Wednesday, May 03, 2006

Happy Birthday

Every morning before the classes started at seven, we, a bunch of ten-twelve year olds, used to form two teams - Anandamela and Shuktara - and play an intense football match on the chhoto maatth (smaller ground). That used to be the highest point of our day. It was all downhill from there as, tired and deflated, we entered the imposing hundred and fifty year old building right next to the chhoto maatth.
Another day drifted away as we tried in vain to master Meghnadbadh, metamorphic rocks, Mendeleev’s periodic table, Mendel’s genetics, momentum conservation, Muhammad-bin-Tughlaq’s follies, mensuration and the English alphabet.

I always played for the Anandamela team as they were much stronger and it was an intellectual suicide to admit to subscribing to lowbrow Shuktara. Like some other intellectual elites in our school, I did secretly subscribe to Shuktara as well and was once caught red-handed when I was smiling at hNada-bhNoda and bNatul-the-great . The biggest problem, however, arose, during the best period of a Bengali year. Purchasing the Anandamela sharadiya pujabasrhiki (special festive number of a Bengali magazine published during Durga Puja) took care of my hunger for the latest exploits of Professor Shanku , but a certain Mr. Pradosh C. Mitter showed up only on the pages of Sandesh and Desh every alternate year.

One could not just buy the Sandesh pujabarshiki; it was available only to the year-long subscribers. Having never quite taken to the Lila Majumdar-inspired Sandesh genre of Bengali young adult fiction, the yearly subscription was too large a sum of money to spend for one Feluda story. The quality of detection it took to hunt down a Sandesh subscriber and borrow his book before it became available in public libraries was way more impressive than anything Feluda himself had ever displayed.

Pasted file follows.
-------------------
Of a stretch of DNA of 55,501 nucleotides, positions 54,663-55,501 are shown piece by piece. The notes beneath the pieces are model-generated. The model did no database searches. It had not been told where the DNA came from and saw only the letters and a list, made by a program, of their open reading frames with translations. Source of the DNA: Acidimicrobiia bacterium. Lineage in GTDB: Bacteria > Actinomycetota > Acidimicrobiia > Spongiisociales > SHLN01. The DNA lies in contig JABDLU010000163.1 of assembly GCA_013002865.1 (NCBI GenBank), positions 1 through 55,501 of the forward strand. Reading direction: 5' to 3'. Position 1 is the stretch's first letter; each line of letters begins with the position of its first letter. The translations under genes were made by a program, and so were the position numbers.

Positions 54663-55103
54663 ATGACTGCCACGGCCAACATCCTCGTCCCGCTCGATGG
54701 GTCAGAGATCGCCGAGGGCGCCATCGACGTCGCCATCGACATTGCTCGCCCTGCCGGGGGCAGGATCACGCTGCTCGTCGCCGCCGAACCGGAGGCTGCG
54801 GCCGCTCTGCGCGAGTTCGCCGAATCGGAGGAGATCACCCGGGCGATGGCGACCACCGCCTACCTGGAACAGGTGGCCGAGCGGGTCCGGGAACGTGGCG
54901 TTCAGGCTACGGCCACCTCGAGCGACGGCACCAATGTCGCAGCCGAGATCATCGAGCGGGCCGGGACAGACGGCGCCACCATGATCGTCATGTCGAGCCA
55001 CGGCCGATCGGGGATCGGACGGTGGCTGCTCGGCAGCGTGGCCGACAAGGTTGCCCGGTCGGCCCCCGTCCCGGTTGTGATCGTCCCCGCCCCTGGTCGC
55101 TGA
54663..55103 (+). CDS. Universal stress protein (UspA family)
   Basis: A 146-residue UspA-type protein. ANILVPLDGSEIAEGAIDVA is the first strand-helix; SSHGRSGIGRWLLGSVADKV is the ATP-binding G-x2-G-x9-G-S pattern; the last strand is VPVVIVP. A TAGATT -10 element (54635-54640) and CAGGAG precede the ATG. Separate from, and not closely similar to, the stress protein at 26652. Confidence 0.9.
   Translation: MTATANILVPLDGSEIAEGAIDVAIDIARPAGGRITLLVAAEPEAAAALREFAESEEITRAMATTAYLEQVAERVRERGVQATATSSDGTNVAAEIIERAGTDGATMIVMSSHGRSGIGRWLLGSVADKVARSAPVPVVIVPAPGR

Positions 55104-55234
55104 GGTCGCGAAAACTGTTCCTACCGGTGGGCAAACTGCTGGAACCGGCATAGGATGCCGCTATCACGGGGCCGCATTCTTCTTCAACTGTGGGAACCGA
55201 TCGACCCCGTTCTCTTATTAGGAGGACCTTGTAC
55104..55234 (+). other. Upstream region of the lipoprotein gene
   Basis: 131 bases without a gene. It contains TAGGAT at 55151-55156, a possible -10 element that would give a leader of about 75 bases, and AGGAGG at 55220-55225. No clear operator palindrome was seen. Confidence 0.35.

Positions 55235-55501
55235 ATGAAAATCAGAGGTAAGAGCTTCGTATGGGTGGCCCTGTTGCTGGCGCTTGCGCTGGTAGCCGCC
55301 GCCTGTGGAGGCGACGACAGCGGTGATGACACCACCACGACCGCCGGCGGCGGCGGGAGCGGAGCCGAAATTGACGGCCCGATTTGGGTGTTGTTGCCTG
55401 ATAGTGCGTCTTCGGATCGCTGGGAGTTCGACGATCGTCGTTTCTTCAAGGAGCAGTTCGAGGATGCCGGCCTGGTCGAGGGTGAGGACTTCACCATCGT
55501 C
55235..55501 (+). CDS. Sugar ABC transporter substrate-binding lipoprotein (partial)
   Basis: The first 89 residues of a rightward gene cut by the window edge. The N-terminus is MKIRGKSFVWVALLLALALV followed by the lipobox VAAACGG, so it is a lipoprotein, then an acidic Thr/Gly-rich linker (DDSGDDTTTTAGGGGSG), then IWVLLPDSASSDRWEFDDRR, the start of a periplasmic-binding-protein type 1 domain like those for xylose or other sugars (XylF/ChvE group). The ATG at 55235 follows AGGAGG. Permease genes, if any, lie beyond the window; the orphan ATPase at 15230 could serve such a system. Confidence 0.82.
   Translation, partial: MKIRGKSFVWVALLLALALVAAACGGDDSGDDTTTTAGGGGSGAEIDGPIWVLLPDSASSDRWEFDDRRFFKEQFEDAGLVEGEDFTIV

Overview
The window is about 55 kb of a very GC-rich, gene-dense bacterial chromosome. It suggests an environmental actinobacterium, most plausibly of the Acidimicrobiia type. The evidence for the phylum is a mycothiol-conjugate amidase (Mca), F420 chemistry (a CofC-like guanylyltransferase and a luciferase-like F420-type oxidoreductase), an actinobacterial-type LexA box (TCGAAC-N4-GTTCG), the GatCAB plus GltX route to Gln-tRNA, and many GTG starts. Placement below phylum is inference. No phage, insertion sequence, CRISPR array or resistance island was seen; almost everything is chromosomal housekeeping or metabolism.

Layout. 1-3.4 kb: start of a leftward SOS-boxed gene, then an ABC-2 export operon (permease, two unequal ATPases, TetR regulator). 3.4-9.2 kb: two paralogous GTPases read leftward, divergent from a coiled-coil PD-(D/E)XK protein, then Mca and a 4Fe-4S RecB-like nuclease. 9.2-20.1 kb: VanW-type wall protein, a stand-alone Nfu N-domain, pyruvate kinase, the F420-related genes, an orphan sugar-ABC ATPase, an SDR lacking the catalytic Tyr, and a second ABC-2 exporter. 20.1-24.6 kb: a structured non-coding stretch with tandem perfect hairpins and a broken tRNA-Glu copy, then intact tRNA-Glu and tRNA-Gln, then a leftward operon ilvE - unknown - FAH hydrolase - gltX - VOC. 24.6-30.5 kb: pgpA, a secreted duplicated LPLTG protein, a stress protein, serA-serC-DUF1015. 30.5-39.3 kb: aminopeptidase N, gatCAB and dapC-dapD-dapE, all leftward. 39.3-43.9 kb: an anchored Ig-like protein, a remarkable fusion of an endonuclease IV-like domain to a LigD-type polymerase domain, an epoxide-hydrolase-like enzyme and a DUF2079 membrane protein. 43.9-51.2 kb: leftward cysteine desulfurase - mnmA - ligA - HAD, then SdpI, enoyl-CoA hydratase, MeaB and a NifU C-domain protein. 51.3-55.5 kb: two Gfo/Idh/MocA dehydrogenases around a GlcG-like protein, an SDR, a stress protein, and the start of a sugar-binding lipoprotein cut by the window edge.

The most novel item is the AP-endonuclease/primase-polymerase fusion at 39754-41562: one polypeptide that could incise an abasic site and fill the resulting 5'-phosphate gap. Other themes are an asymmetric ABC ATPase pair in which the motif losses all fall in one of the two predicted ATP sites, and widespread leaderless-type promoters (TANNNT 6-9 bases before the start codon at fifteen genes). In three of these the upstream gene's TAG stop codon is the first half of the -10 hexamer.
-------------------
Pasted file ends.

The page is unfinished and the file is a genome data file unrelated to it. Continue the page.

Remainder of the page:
The years when Feluda graced the pages of Desh, things were even murkier. Unlike Anandamela, Shuktara and Sandesh, Desh was not targeted towards young adults. It is a literary periodical with content not deemed suitable for a boy in his pre-teen or early-teen. A lot of pestering, however, would usually get me a copy from my parents or their friends, but I had to promise to confine my eyes into the Feluda section of the book – the section that immediately followed a few more of Rabindranath’s unpublished letters (always wondered how those letters from a man long dead would magically pop up at the editor’s desk every year). It did not take me long to break the promise though. After gobbling up Feluda’s latest adventure in exactly 85 minutes, with a finger carefully inserted into a page of the Feluda story just in case I needed to go back to the permitted area to avoid suspicion, my gate-crashing into the world of serious and mature fiction began.



Not that Feluda stories were immature or trivial additions to the canon of Bengali literature. They nurtured, educated and entertained a generation: the wit, quirks and individualism of the characters, an infectious child-like curiosity about everything, an empathy for everyone including most of the villains, a vividly visual description of people and places with few precise words, the puzzles, riddles and the wordplays, a Hitchcockian talent to build and sustain suspense and the brilliant illustrations. The influences are more easily noticeable now – Conan Doyle, Sharadindu, Christie, Sukumar Ray (both chromosomal and creative), Woodhouse, Parashuram, Lewis Carroll, American film noir and many others. But what emerged out of these influences was distinctly original and a very interesting mix of Bengali and Western sensibilities and literary traditions.